On the 30th of March, 1854, in Genesee county, New York, Mr. Chappell was married to Miss Sophia Hunt, a daughter of George and Sophia Hunt, both of whom were natives of England. They emigrated to America dn established their home in New York state, where they spent the remainder of the lives. Seven children have been born to Mr. and Mrs. Chappell. Watson is now engaged in farming in Kearney, Nebraska. George married Lydia Wharton, of Jerseyville, and is now a farmer of Shaws Point township. Grace is the wife of Samuel Dugger, a retired farmer of Carlinville. Richard is engaged in farming near Belvidere, Illinois. Cora married Walter Groves, who is engaged in teaching school in Carlinville. Matilda and William are deceased, the former having died in infancy and the latter at the age of three years.

In politics Mr. Chappell usually votes the national republican ticket. He cast his first ballot for General Zachary Taylor as president of the United States. He is not an uncompromising adherent of the party of protection and in local affairs often supports candidates of acknowledged high character irrespective of their political views. He served as a member of the school board for twenty-five years, as highway commissioner for six years, and as school trustee of Honey Point township for three years, always discharging his duties in a way that met with a hearty response from the people. His religious belief is indicated by membership in the Methodist Episcopal Church of Shaws Point township, his wife, one daughter and son Richard, being also identified with the same church. He has for many years been connected with the lodge of Odd Fellows at Carlinville but has been unable to attend recently on account of the inconvenience of travel for a man who is advanced in age. Having conscientiously discharged his responsibilities he looks back upon many pleasant experiences and has no reason to regret selecting Macoupin county as his permanent place of abode. He was early animated with the firm purpose to win an honorable name and by the exercise of sound judgment he accomplished the object of his ambition. His name is inseparably interwoven with the history of Macoupin county and it is with pleasure that this record is herewith presented of one of its most worthy citizens.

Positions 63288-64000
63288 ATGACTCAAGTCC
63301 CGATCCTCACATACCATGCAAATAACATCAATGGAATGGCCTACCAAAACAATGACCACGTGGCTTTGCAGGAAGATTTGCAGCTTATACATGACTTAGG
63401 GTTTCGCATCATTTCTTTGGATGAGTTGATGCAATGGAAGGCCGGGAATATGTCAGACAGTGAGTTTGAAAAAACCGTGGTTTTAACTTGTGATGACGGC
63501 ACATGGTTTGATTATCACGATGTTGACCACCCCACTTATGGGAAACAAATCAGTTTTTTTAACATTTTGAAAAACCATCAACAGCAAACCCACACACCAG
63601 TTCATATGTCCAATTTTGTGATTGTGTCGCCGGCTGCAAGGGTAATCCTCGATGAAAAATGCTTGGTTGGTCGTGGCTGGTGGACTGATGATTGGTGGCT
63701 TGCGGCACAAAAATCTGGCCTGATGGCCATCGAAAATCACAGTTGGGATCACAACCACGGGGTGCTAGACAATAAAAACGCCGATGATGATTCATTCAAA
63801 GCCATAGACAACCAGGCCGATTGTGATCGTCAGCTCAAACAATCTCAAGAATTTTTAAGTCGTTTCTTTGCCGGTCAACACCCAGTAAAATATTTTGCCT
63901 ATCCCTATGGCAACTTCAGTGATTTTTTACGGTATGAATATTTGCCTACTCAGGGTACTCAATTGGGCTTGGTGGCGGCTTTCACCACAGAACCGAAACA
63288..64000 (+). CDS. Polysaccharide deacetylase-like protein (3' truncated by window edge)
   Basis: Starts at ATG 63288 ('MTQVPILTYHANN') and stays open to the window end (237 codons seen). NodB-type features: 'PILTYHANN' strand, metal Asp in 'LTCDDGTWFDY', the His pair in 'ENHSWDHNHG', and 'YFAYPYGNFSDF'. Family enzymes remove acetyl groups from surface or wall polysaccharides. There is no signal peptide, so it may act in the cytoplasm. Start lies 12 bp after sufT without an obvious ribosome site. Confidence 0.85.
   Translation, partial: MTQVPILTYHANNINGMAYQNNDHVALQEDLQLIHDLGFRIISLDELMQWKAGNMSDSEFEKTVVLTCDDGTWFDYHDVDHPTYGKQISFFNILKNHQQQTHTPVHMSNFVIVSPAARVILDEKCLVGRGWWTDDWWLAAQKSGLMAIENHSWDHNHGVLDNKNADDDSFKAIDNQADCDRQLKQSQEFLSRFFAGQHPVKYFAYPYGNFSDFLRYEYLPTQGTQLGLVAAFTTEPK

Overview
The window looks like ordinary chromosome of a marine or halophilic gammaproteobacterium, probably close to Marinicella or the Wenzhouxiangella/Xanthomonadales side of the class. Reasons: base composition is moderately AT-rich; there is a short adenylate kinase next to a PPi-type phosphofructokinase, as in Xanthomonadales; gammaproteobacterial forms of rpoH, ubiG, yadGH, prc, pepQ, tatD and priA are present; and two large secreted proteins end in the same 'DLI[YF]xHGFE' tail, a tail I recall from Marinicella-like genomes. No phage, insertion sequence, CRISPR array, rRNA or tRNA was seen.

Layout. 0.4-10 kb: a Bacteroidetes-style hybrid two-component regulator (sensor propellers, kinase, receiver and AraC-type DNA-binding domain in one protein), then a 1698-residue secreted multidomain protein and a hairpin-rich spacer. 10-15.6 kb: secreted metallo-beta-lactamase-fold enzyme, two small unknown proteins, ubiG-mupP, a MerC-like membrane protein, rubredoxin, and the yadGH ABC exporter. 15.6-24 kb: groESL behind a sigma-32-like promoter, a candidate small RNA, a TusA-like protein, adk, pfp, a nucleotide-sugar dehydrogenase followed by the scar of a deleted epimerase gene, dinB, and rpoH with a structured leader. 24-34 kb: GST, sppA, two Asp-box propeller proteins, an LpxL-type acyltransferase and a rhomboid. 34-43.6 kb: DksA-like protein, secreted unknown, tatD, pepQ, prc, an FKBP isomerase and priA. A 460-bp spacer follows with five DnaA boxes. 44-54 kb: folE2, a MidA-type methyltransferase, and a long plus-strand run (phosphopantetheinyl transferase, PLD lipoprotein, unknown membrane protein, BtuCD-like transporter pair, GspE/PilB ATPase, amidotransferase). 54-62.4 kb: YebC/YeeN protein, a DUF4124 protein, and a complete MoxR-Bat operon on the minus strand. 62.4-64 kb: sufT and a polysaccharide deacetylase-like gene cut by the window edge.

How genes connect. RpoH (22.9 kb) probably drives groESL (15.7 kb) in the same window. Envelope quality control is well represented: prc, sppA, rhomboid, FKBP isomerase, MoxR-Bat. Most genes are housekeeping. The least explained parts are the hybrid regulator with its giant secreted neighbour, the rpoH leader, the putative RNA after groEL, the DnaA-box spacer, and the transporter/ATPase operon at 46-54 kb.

1911 Index